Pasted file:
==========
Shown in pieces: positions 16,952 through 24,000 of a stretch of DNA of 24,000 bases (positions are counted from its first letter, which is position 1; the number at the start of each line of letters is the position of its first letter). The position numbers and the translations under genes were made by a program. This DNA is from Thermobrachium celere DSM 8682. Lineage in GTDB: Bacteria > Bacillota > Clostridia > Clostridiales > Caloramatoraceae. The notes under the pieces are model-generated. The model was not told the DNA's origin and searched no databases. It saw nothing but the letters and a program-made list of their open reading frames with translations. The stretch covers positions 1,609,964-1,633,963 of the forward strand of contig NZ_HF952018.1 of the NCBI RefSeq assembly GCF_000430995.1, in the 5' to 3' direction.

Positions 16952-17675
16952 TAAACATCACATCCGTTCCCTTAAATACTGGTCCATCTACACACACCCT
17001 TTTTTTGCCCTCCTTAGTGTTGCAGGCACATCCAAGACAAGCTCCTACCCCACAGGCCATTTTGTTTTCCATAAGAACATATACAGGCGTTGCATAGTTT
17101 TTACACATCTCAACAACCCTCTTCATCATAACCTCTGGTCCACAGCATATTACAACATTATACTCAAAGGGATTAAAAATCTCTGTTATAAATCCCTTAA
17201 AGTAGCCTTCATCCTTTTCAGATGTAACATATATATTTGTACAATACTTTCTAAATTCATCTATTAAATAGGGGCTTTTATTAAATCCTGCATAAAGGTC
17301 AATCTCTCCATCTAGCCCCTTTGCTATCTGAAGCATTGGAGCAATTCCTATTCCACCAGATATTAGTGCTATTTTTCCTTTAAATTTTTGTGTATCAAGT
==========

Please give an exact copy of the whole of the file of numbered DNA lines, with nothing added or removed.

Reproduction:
Shown in pieces: positions 16,952 through 24,000 of a stretch of DNA of 24,000 bases (positions are counted from its first letter, which is position 1; the number at the start of each line of letters is the position of its first letter). The position numbers and the translations under genes were made by a program. This DNA is from Thermobrachium celere DSM 8682. Lineage in GTDB: Bacteria > Bacillota > Clostridia > Clostridiales > Caloramatoraceae. The notes under the pieces are model-generated. The model was not told the DNA's origin and searched no databases. It saw nothing but the letters and a program-made list of their open reading frames with translations. The stretch covers positions 1,609,964-1,633,963 of the forward strand of contig NZ_HF952018.1 of the NCBI RefSeq assembly GCF_000430995.1, in the 5' to 3' direction.

Positions 16952-17675
16952 TAAACATCACATCCGTTCCCTTAAATACTGGTCCATCTACACACACCCT
17001 TTTTTTGCCCTCCTTAGTGTTGCAGGCACATCCAAGACAAGCTCCTACCCCACAGGCCATTTTGTTTTCCATAAGAACATATACAGGCGTTGCATAGTTT
17101 TTACACATCTCAACAACCCTCTTCATCATAACCTCTGGTCCACAGCATATTACAACATTATACTCAAAGGGATTAAAAATCTCTGTTATAAATCCCTTAA
17201 AGTAGCCTTCATCCTTTTCAGATGTAACATATATATTTGTACAATACTTTCTAAATTCATCTATTAAATAGGGGCTTTTATTAAATCCTGCATAAAGGTC
17301 AATCTCTCCATCTAGCCCCTTTGCTATCTGAAGCATTGGAGCAATTCCTATTCCACCAGATATTAGTGCTATTTTTCCTTTAAATTTTTGTGTATCAAGT